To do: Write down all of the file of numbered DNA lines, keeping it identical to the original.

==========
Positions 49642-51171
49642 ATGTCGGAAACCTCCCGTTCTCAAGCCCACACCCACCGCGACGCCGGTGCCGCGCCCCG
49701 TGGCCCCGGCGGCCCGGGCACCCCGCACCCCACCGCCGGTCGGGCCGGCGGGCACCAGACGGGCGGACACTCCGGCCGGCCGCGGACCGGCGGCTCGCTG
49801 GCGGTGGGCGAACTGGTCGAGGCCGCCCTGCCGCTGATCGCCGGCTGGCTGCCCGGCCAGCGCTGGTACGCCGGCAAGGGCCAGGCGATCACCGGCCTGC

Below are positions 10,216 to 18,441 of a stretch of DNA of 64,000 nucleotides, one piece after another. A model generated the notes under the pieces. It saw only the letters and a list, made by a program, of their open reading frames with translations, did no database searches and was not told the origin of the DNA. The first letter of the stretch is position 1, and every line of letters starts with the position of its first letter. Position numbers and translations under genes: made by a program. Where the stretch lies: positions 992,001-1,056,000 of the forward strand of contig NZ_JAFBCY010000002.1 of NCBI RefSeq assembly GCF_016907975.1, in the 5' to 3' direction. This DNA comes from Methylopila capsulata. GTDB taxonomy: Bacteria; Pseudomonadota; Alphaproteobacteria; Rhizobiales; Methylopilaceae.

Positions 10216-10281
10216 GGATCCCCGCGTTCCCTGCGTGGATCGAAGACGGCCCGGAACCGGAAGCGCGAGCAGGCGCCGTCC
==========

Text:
Positions 49642-51171
49642 ATGTCGGAAACCTCCCGTTCTCAAGCCCACACCCACCGCGACGCCGGTGCCGCGCCCCG
49701 TGGCCCCGGCGGCCCGGGCACCCCGCACCCCACCGCCGGTCGGGCCGGCGGGCACCAGACGGGCGGACACTCCGGCCGGCCGCGGACCGGCGGCTCGCTG
49801 GCGGTGGGCGAACTGGTCGAGGCCGCCCTGCCGCTGATCGCCGGCTGGCTGCCCGGCCAGCGCTGGTACGCCGGCAAGGGCCAGGCGATCACCGGCCTGC

Below are positions 10,216 to 18,441 of a stretch of DNA of 64,000 nucleotides, one piece after another. A model generated the notes under the pieces. It saw only the letters and a list, made by a program, of their open reading frames with translations, did no database searches and was not told the origin of the DNA. The first letter of the stretch is position 1, and every line of letters starts with the position of its first letter. Position numbers and translations under genes: made by a program. Where the stretch lies: positions 992,001-1,056,000 of the forward strand of contig NZ_JAFBCY010000002.1 of NCBI RefSeq assembly GCF_016907975.1, in the 5' to 3' direction. This DNA comes from Methylopila capsulata. GTDB taxonomy: Bacteria; Pseudomonadota; Alphaproteobacteria; Rhizobiales; Methylopilaceae.

Positions 10216-10281
10216 GGATCCCCGCGTTCCCTGCGTGGATCGAAGACGGCCCGGAACCGGAAGCGCGAGCAGGCGCCGTCC